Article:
Extreme Joins Carrier Ethernet Chorus
Extreme's box, the BlackDiamond 12K, comes on the heels of the latest metro Ethernet announcement from Cisco, which is making a serious push in this area. (See Extreme Sets Bar, Cisco Arms for IPTV Battle, and Cisco Updates Portfolio.)
Like many competitors, Extreme saw its carrier Ethernet market share -- represented mostly by the BlackDiamond 10000 switch -- shrink last year even though revenues grew, an effect of Alcatel's surge. With carrier Ethernet revenues near $5 million, Extreme's market share in the fourth quarter was 2.2 percent, down from 6.5 percent a year earlier, according to the recently released Carrier Ethernet Switch/Router Quarterly Market Tracker from Heavy Reading (See All Hail CESR!.)
"They really developed it from the ground up," says Michael Howard, principal analyst with Infonetics Research Inc. "Their other products were carrier Ethernet, but they still had their enterprise roots."
Cisco Systems Inc. (Nasdaq: CSCO) similarly is trotting out carrier Ethernet products, even though it's been selling regular switches and routers into this market, and plenty of other router/switch vendors are expected to follow suit this year. "More and more of the products are going to become 'carrier Ethernet,' because manufacturers aren't going to be able to sell them to service providers unless they have all these features," Howard says.
The BlackDiamond 12K sports a few of the features that are likely to be de rigeur in router fashion this season. Hierarchical QOS, for example, will let service providers assign different priorities to different applications.
Extreme also claims it's going to allow better packing of traffic onto switches, as its architecture lets carriers assign any combination of customers to a port. Service providers sometimes split residential and business customers into different linecards, leaving some unused capacity in each switch, says Suresh Gopalakrishnan, Extreme's vice president of marketing.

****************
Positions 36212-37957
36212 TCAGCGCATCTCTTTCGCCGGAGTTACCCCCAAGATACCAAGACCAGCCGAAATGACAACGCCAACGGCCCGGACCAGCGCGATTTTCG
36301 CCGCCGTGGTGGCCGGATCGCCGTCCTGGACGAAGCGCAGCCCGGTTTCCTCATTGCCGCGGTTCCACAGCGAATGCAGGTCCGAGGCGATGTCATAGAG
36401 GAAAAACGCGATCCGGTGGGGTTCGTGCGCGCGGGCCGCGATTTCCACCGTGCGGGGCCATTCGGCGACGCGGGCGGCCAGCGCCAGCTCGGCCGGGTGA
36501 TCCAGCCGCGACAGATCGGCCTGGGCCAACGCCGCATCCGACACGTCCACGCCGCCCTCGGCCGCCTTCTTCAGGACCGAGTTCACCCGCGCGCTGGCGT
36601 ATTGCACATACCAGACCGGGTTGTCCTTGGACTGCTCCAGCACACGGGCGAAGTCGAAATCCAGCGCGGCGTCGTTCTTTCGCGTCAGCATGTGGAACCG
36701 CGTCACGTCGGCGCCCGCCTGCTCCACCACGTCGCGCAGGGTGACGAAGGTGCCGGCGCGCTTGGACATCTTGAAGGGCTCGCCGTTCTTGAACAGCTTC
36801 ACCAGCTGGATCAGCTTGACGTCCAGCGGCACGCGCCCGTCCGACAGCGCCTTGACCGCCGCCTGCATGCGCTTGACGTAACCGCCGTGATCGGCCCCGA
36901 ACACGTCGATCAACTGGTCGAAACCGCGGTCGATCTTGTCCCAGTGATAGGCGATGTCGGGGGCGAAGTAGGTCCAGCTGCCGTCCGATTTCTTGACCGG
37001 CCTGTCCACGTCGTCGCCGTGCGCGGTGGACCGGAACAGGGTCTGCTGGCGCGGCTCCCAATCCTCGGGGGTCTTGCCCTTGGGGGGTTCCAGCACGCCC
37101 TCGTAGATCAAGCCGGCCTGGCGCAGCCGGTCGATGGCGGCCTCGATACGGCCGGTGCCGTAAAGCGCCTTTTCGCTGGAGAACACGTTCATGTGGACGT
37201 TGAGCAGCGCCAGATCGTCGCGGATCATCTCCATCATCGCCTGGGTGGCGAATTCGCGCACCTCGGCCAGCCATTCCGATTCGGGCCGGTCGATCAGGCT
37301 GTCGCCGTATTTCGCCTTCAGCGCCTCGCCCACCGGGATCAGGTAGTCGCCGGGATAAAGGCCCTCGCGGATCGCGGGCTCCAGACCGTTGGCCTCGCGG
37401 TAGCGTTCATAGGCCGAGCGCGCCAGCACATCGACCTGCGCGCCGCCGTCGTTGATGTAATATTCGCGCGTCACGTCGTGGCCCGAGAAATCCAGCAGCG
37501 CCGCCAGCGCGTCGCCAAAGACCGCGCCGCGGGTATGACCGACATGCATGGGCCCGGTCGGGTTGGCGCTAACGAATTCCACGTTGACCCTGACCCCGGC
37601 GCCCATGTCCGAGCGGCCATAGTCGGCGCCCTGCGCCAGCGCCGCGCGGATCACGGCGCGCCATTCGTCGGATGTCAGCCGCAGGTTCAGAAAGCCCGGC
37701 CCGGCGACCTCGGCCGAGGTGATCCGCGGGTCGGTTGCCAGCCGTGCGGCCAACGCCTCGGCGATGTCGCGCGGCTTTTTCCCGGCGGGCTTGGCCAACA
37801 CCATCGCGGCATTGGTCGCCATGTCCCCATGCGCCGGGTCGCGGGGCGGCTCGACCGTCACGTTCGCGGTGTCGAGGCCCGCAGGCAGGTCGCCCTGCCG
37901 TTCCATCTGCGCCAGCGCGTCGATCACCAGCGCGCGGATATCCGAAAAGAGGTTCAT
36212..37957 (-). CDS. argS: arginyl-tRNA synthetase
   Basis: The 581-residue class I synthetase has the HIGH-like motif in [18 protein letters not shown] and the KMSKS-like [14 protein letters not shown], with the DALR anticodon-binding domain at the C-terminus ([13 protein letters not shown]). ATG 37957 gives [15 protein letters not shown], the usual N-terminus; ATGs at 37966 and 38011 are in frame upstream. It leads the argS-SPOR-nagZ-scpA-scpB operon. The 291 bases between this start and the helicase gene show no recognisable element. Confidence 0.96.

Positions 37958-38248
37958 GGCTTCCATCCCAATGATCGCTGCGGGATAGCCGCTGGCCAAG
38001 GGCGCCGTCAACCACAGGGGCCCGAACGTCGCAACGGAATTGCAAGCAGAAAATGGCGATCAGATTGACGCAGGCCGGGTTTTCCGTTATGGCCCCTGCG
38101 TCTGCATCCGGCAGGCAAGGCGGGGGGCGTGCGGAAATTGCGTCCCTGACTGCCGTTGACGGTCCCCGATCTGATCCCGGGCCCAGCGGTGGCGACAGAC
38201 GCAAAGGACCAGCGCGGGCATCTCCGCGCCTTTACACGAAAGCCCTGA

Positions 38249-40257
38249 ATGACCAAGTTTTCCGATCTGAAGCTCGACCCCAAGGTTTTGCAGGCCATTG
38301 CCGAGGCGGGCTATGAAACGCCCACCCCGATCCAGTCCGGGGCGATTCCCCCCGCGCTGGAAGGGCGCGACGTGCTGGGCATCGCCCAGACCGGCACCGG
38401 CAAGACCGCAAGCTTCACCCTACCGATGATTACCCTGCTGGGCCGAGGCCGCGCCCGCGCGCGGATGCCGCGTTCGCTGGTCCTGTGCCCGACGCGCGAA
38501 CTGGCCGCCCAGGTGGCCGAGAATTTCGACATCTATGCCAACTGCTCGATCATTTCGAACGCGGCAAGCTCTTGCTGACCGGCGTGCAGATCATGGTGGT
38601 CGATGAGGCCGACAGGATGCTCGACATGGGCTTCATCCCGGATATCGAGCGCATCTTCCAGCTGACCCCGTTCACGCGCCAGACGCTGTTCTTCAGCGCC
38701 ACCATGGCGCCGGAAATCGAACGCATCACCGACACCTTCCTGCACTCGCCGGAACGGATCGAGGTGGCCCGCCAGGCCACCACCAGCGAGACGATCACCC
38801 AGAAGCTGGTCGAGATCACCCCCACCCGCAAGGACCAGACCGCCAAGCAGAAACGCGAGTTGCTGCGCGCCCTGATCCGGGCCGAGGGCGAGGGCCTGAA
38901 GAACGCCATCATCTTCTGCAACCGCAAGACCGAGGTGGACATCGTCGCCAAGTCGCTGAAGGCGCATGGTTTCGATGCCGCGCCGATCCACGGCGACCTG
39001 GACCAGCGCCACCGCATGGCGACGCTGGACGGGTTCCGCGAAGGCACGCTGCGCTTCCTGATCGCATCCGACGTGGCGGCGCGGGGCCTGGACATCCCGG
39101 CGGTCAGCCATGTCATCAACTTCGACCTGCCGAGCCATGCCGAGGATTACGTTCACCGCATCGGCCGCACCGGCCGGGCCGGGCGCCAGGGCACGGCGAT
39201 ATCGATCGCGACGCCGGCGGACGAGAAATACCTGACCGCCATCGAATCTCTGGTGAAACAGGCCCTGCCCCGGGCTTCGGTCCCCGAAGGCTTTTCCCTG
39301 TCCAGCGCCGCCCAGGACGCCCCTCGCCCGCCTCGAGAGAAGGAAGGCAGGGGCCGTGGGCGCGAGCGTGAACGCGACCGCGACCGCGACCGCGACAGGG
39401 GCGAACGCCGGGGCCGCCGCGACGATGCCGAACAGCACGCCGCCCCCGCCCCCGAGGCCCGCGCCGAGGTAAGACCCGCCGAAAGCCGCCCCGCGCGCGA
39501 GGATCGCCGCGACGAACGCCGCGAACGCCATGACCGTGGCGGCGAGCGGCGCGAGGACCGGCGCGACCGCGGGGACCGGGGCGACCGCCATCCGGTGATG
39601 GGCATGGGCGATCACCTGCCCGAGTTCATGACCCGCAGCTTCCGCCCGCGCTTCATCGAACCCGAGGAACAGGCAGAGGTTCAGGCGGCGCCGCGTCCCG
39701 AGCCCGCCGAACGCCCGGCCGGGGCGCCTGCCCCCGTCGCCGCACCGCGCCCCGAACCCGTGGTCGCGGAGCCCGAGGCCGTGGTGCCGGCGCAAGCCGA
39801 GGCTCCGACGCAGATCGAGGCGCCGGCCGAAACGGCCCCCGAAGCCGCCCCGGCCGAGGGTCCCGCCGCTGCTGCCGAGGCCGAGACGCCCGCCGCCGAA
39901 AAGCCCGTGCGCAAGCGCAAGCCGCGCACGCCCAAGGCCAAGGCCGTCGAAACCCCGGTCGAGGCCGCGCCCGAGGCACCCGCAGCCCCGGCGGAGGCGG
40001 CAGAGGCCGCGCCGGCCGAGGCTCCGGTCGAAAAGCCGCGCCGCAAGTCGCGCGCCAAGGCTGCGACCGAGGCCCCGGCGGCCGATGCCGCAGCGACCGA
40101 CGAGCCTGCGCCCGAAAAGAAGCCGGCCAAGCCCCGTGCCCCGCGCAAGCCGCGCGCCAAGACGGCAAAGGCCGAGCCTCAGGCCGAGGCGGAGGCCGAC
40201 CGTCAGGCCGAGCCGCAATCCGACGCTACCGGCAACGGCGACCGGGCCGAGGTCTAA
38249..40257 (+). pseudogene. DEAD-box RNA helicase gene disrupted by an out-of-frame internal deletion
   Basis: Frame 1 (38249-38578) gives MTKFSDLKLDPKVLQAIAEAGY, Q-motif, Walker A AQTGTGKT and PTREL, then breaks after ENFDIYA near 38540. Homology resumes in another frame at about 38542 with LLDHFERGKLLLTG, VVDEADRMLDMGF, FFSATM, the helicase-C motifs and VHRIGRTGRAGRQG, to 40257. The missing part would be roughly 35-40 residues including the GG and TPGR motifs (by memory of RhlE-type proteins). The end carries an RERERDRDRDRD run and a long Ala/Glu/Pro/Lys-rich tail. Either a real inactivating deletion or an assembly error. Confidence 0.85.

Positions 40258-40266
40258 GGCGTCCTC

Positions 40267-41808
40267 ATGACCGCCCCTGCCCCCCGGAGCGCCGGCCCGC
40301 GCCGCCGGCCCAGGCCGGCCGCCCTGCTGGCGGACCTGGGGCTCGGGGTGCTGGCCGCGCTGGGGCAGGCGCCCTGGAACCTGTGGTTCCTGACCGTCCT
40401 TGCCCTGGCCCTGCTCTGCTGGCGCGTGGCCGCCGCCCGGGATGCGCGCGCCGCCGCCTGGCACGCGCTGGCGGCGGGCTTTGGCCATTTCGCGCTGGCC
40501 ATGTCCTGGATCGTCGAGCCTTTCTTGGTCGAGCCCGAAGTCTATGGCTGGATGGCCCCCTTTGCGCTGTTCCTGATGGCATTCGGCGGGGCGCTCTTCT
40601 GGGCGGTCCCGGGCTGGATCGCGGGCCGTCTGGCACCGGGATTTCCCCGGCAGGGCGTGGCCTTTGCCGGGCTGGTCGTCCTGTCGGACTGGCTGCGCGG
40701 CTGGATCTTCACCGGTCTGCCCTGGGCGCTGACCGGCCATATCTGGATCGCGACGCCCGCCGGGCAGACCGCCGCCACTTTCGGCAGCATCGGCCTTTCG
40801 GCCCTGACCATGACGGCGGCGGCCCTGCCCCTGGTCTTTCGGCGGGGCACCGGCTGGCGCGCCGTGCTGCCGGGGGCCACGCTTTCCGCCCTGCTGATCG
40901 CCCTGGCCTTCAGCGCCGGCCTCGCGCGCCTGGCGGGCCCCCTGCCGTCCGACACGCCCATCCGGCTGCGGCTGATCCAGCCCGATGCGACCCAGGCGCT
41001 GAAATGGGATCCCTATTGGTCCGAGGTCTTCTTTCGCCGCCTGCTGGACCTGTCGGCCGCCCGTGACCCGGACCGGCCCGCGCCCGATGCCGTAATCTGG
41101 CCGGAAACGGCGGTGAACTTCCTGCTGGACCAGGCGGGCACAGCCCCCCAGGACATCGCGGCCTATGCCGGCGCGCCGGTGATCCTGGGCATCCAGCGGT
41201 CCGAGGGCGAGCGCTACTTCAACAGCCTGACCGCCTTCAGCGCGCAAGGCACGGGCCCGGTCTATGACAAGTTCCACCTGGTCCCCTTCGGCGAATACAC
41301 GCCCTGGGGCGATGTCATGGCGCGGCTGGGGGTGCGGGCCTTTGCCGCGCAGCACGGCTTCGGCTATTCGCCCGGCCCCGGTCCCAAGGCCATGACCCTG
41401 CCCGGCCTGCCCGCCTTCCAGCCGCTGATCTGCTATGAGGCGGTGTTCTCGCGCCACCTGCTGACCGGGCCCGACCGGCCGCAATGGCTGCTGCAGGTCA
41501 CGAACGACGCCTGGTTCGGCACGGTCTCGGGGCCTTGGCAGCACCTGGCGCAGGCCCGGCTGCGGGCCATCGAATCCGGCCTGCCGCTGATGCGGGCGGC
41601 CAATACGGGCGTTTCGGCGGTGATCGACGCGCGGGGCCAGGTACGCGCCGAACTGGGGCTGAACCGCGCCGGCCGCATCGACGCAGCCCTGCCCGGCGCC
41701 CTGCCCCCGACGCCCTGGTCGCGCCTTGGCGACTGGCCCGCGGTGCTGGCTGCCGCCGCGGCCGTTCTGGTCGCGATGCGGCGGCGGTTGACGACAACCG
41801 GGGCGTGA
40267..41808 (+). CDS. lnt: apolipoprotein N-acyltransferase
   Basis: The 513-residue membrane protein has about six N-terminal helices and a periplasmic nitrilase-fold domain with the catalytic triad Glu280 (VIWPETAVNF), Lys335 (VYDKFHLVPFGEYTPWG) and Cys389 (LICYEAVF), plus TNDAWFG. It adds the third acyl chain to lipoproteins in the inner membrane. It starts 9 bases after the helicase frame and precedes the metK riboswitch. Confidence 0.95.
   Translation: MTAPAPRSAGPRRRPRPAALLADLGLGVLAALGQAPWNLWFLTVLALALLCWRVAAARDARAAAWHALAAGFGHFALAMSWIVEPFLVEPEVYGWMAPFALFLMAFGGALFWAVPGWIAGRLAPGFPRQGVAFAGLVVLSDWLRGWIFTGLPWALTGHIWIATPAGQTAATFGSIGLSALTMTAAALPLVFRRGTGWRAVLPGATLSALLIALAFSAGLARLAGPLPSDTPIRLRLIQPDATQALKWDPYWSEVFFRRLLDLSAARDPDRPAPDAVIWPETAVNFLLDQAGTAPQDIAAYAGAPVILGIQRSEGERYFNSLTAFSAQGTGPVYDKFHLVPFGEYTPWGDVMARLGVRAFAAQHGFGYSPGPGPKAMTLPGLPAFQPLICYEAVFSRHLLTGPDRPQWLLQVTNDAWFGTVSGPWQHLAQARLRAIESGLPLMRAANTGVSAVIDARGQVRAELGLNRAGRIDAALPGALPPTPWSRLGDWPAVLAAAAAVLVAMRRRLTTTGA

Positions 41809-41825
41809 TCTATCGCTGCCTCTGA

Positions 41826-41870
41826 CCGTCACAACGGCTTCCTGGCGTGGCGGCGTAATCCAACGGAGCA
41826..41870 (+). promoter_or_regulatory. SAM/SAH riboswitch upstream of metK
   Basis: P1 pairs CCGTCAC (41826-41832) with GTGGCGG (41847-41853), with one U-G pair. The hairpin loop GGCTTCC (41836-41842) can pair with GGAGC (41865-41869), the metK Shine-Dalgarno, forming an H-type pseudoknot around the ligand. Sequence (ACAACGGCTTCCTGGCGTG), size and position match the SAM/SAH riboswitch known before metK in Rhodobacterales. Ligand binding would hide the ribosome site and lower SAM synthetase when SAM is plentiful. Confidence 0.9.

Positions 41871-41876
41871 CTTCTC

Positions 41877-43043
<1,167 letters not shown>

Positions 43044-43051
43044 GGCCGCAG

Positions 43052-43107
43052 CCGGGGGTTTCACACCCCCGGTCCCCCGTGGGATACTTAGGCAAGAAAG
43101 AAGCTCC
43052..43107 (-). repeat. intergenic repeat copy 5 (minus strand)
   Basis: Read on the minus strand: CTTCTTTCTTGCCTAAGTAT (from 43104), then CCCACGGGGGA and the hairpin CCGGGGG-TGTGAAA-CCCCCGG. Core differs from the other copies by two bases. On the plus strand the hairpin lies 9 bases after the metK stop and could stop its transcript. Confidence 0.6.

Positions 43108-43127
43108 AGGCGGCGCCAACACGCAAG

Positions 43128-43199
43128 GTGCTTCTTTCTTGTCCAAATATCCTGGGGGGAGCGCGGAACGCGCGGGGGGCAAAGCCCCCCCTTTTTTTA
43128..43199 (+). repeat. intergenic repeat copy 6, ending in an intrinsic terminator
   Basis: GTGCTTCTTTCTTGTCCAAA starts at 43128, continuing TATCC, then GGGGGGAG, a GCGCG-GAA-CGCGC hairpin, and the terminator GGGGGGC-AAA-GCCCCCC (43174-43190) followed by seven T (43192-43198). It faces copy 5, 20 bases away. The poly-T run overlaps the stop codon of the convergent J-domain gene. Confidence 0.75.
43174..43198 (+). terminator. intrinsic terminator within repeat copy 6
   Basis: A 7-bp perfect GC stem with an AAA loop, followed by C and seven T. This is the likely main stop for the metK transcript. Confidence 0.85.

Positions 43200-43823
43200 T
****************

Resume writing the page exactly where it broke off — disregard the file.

Another feature in the box that's likely to become commonplace for carriers is an emerging Ethernet technique called "MAC in MAC." This will outdo the old QinQ method of VLAN tagging, which comes from Institute of Electrical and Electronics Engineers Inc. (IEEE) standard 802.1ad, by allowing 16 million VPNs instead of the 4,096 originally defined.
Cisco dominates carrier Ethernet so far, with Alcatel (NYSE: ALA; Paris: CGEP:PA) surging in the past year to claim the No. 2 spot. Analysts say several companies are preparing carrier Ethernet boxes for launch this year, a reflection of the market's recent growth. (See Alcatel Router Revenues Surge and All Hail CESR!.)
Extreme sees Alcatel as its primary competition due to the Layer 2 focus of its 7450 switch. "There are other people who try to do it at Layer 3, but it's too expensive," says Extreme product manager Peter Lunk -- indicating Cisco, presumably.
The BlackDiamond 12K might also compete with the SmartEdge platform from Redback Networks Inc. , as it includes the kinds of subscriber management functions that have aided Redback's success. (See Redback Hits the Numbers, Profits.)
Extreme "did a good job of designing that router, and they put B-RAS functionality into it," Howard says. "When I saw that, I thought, 'Whoa -- they're going after Redback.' "
— Craig Matsumoto, Senior Editor, Light Reading